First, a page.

I’ve been to Egypt nearly twenty times by now – my most recent visit was last November, when Greg and I co-led a tour of 30 people, and then stayed on through Thanksgiving to celebrate Greg’s birthday. Our beloved friend and Egyptian travel partner, Mohamed Nazmy, loaned us a gorgeous apartment on the Giza Plateau. In fact, we joke that his guest bathroom has the best view in all of Egypt, with the Great Pyramid filling the picture window. Daily, I enjoyed seeing the few tourist buses pull up in front of the Pyramids as I spoke with my father back in the States. He was listening to the news and begging us to come home. On the next plane, if possible. Before they closed the airport. My dad has been to Egypt on one of Spirit Quest’s tours – he knows first-hand how beautiful the country and the people are. Yet to him, this was the fall of Saigon. But we couldn’t leave early. Mohamed had gifted Greg with a night in the Aga Khan suite at the Mena House hotel, which we also had a view of from the apartment. It was a wonderful experience, during which time we were in far less danger than we would have been in LA or Vegas. For one thing, the statistics of accidents in your own home (just one example: approx. every 2200 of us will die from falling in the shower or bath) far outweigh the chances of you being carjacked or murdered — combined!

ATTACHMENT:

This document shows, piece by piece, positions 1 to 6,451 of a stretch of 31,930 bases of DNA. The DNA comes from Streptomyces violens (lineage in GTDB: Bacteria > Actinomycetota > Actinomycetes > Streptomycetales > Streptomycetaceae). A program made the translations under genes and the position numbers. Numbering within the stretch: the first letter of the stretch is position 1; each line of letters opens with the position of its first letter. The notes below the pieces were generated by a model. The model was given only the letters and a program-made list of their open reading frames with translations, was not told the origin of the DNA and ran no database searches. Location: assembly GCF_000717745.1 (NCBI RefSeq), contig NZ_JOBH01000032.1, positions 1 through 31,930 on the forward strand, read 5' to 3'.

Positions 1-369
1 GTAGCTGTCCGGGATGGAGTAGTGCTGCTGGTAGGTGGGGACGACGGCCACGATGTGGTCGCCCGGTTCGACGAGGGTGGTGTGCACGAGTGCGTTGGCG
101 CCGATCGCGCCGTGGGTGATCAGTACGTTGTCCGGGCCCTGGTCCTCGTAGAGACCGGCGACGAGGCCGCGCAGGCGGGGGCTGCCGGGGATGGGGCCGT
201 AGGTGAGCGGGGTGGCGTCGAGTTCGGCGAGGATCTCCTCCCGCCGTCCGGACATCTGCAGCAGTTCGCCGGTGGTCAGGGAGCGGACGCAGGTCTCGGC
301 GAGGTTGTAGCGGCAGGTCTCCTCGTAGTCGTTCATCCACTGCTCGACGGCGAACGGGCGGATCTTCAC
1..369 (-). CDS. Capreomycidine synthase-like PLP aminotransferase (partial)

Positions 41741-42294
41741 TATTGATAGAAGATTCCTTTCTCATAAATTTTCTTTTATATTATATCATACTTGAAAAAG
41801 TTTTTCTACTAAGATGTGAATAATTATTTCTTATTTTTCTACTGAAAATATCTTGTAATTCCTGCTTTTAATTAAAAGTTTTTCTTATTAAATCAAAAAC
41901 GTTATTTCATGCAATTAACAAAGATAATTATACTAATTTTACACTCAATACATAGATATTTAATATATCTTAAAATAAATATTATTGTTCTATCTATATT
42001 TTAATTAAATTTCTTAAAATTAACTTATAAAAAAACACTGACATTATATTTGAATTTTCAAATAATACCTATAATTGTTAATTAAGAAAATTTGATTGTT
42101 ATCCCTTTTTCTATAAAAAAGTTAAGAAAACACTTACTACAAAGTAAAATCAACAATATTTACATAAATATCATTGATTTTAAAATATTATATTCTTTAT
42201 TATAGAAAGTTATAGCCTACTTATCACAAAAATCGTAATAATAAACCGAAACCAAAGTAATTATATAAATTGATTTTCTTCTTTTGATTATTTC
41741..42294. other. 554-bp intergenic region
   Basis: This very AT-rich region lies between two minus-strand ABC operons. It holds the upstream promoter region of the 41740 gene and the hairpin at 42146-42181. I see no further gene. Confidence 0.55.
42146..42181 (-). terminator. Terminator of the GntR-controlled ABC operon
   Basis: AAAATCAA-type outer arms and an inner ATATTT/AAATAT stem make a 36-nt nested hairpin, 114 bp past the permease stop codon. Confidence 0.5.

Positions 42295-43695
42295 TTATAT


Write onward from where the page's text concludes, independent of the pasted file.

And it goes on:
I’m not saying that the news is being inaccurately reported in Egypt. I am saying that it’s being unrealistically skewed, and that the fear it’s engendering is demolishing tourism at a time when local Egyptians most need our tourist dollars. Egypt says there was a 30% drop in tourism in 2011, but according to the same eTurbo News article, the figures should be much higher – at least 45%. My informal questions and my own observations on our last trip tell me the number might be as high as 80%. Many tour operators locally, as well as hotel and cruise staff, have had sheer cliff drops in their business, though everyone I spoke with was optimistic about the future.
Our personal experience is that Egypt is safe, the people are warm and friendly, and they need us like never before. Go to Egypt now and you can experience fewer tourists than have been there in years, along with a grateful appreciation for your visit. If you’re afraid of being killed, just stay out of your own home and don’t drive to the airport. That’s where the real danger lies.